The Linux Page

Help other users realize that everything is possible, especially avoiding Windows for their own personal use.

Welcome to The Linux Page


Fox Trot by Bill Amend. Click to enlarge.
Click to enlarge

This site is a collection of my own work with Linux. Certain things are easy, others take time to decipher and if I ever need to repeat the work (which usually happens!), then I need to remember everything by memory or... have a site with all the steps taken and to take again.

The following are my most recent posts:

Who is ZmEu?

An image showing ZmeuThe name Zmeu (no capital E) is the name of a fantastic creature of Romania. There are so many stories that there isn't a clear understanding of what it is... but it is human like, can spit fire and wants to marry young women.

If you're wondering, it is generally a bad guy.

ZmEu Attack

Today, I noticed a lot of traffic on one of my servers. Looking into what was happening, I immediately found out that an attacker was looking for a loophole in that system. That attack was being performed from China.

I checked another server, and sure enough, that other server was ...

Lock you emails down by encrypting them properly with an SSL certificate.

Getting a Signed Certificate

In order to have TLS support for Postfix you need to setup several files.

First of all, you create a certificate and get it signed by GoDaddy. They have instructions for that purpose. At this time, it looks something like this:

openssl req -new -newkey rsa:2048 -nodes \
            -keyout domain.key -out domain.csr

The names "domain.key/csr" should match your domain name. If you are signing a specific sub-domain, you may want to include that sub-domain in the filename (i.e. mail.domain.key.)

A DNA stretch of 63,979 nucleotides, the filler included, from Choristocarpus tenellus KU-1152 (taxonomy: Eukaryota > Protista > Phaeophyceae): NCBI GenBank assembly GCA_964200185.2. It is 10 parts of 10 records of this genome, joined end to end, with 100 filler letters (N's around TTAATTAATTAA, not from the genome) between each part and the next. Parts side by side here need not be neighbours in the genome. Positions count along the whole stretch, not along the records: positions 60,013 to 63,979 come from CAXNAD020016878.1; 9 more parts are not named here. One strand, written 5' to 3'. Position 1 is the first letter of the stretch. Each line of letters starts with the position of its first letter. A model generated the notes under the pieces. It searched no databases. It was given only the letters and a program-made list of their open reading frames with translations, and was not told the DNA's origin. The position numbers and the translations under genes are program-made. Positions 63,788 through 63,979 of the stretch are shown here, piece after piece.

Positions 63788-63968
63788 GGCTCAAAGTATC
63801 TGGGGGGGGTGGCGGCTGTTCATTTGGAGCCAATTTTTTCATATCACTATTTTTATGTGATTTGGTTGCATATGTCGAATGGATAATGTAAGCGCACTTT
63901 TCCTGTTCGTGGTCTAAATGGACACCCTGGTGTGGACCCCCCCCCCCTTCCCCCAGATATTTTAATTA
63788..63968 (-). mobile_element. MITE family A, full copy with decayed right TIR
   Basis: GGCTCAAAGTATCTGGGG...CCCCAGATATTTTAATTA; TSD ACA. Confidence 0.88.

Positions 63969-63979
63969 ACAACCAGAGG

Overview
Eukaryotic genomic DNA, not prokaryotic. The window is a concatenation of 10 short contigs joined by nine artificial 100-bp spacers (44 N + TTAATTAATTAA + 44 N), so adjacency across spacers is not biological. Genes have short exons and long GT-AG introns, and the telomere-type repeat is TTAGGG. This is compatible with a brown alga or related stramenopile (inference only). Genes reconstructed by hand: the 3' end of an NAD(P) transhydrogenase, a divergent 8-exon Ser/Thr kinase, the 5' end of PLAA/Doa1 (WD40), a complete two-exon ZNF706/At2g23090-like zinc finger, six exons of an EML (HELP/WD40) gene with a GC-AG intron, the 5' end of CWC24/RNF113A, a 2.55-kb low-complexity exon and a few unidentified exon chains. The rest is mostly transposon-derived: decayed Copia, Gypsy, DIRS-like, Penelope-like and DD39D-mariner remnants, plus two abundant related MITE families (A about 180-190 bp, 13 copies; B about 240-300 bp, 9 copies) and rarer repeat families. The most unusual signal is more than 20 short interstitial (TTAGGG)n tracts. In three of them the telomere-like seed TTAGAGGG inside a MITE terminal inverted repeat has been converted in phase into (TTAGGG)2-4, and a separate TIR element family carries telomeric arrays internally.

When GoDaddy returns to you, they will give you a ...

Synchronizing your old close with the worlds best time keepers... and your computer's fallback clock.

I think I noticed that error before but did not pay close attention to it since my NTP just worked.

The fact is that something changed a while back (the new PPS API was accepted in 2000) and the fudge command was not updated accordingly. Either that, or the setup was always wrong?

The old /etc/conf/ntpd setup file included a line like this:

fudge   127.0.0.1     stratum 10

which is wrong because the local clock is not consider to be part of 127.0.0.1. I've never changed that IP address because I rarely look at the ntpd logs and since I did today, I noticed that error.

The correct ...

Changing the name of your computer (especially if it's Hal, that's dangerous!)

Ubuntu 16.04 and older

Changing your computer hostname used to be really easy:

sudo vim /etc/hostname

Change the name there and reboot.

If you reference the hostname in /etc/hosts, you also want to update that there and any other settings (such as tripwire).

The fact is that worked great in older versions. Change the name in that file, reboot and voilà the new name was the current name. The reboot is important because otherwise some of your services may not catch the modification. Yes. You can do:

hostname <new-name>

and it works as expected (i.e. try to log out ...

CPU frequencies as I run one large compression.

I noticed that the Linux Kernel allows for CPU frequencies to vary. But I could not really see any CPU running at a speed other than 800MHz when looking at /proc/cpuinfo so I thought that they were "stuck" there.